Published: Wednesday, Nov. 7 2012 12:00 a.m. MST
I love being able to park my Prius free on Salt Lake City streets.
Discriminatory? Perhaps. But that's just one example among many of
government policy being used to promote a public good. How about tax credits
for installing solar panels or attic insulation? I suppose the author is
against those too.
But stop to think -- those drivers will not be in as good physical shape as you
will be after you get some exercise walking a few feet further.
This is just like my wife's Kindergarten class. "He butted me."
"All Utahns should enjoy equal access to the structures our taxes helped to
build."There goes the governor's parking spot.
what about the high occupance lanes? They were meant to encourage carpooling.
Now the wealthy can drive in them by paying a fee. Unless the wealthy want to
buy the land; and pay to build their own car lanes; this should not be allowed
Robert: "Sale of hybrid cars peaked in 2008." Here is a great example
of a half truth. The statement is true as stated (I am willing to accept that
you told the truth), but the problem comes with your conclusion. You seem to say
that the decline in sales is due to the public wising up and therefore proving
that we don't need parking spots for hybrid/natural gas cars. Isn't it just as likely that 2008 was famous for more than the end of the
hybrid boom...like the melt down of the world as we know it? Isn't that
just as likely or more likely to have caused the drop in sales. Hybrids are more
expensive and household budgets have tightened since then. Yes?
Can you say Social Engineering?
@Wally West"Can you say Social Engineering?"And
that's a problem because . . . ??Social engineering happens all
the time, and often for much more nefarious things than encouraging/rewarding
"green" automobile choices.
@ SG in SLCDo I really need to point out why its a problem? Do their
need to be Sheep as well as a Beehive on Utah's state flag!?
Oh my gosh. Really? You're worried about walking a few more feet?
re: SG in SLCDo I really need to spell out Why? REALLY!?
Government can promote (via the bully pulpit) preferable behaviors without
engaging in blatant discrimination. Such discrimination breeds contempt for
government.As far as environmental impacts go, how you drive is more
important than what you drive. Do you restrict your driving to necessities
(buying food, commuting to work), or do you waste energy and generate pollution
driving your Prius hundreds of miles to go skiing or mountain biking? Do you
drive your Prius 25 miles on a single purpose errand to the newsstand just to
buy the latest issue of the Sierra Club magazine? Do you chain trips, using your
Humvee's large cargo capacity to carry a week's worth of laundry to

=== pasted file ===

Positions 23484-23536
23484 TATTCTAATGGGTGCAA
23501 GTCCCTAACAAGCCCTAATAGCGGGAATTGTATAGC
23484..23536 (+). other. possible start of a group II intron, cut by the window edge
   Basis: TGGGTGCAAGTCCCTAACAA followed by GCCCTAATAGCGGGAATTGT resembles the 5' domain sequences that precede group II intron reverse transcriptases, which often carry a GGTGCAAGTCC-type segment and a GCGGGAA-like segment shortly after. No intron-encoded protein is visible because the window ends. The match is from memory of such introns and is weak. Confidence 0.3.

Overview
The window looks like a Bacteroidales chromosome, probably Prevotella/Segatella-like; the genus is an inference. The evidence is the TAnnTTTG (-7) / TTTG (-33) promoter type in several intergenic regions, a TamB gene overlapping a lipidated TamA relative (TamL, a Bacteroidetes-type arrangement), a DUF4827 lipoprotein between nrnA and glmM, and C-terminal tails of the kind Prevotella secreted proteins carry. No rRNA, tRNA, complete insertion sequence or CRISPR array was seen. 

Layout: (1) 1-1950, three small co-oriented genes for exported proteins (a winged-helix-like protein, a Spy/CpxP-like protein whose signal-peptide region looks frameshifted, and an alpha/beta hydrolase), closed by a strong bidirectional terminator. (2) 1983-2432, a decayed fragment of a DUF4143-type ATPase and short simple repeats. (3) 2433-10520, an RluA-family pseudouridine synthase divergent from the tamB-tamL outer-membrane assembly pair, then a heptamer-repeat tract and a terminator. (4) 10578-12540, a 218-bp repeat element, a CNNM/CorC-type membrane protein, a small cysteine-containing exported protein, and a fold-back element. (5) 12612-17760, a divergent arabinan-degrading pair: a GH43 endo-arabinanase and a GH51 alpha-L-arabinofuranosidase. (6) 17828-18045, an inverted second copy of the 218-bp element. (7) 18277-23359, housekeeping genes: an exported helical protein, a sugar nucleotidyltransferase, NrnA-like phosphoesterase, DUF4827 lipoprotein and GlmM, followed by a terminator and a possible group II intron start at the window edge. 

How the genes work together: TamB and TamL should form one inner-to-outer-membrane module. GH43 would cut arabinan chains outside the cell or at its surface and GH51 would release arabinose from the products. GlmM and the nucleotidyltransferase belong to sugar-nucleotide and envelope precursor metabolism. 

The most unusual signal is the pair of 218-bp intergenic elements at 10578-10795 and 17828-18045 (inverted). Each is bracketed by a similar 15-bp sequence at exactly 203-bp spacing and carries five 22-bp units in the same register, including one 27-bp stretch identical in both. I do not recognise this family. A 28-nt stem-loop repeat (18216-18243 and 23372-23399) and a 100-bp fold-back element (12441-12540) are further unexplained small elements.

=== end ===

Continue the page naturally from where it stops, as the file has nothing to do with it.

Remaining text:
the laundromat, purchase a week's worth of groceries, and a do-it-yourself
solar panel installation kit, all in one trip? You'd need multiple daily
trips to do that with an eco-car.
Parking Lot too big? Keep taking all the shortcuts you can get and soon
you'll be able to get one of those handicap spots.
Yes, Wally, you really DO need to point out why it is a problem; but first, let
me point some things out:I really was serious when I said that
social engineering happens all the time -- we just call it different things,
such as marketing, incentivizing, "sweetening the deal", etc. When it
comes right down to it, though, it's simply pavlovian operant conditioning.
We are really "homo sapiens economicus" (economic man), and we are all
about maximizing real or perceived utility and value received. Businesses and
governments know this, and consequently use incentives and disincentives to
great effect.I was also serious about social engineering being used
for a wide array of things, from the benign (e.g., tax code incentives for home
ownership and charitable giving), to the insidious (e.g., desensitizing the
public to escalating gratuitous sex and violence in the media, stigmatizing the
connotations of words to further covert social agendas).So, I stand
by my statement that rewarding the use of hybrid vehicles is really pretty
benign; of course, if you have an ax to grind against conservationism or
activist government, you are going to see this differently . . .
Wally west, do you need to spell it out? Yes. Really. Corn dog,
Prius v Hummer for economy and enviromental impact, your argument is about the
silliest thing I have ever heard. I would imagine that large cargo area in the
back of your HumVee is empty except for that one theoretical day when you pick
up groceries and do laundry and pick up solar panels. Other then that I bet you
most of the time there is no load and only one person in that vehicle getting -
what - 8 mpg. Versus 50 mpg for that Prius. That's a lotta trips. Oh, and
there is plenty of room for groceries, and laundry, in that hatchback. And before you cite that CNW Marketing Reserch study, don't - it has
been thoroughly discredited.
@Corn DogClearly, the Prius is not the only hybrid option available.
A GMC Yukon Hybrid could easily be substituted for your hypothetical Hummvee at
about twice the fuel efficiency and about 2/3 the cost.Your point
about optimizing the logistics of how we drive is well taken, though.
Generally speaking, most of us need to do a better job of that.
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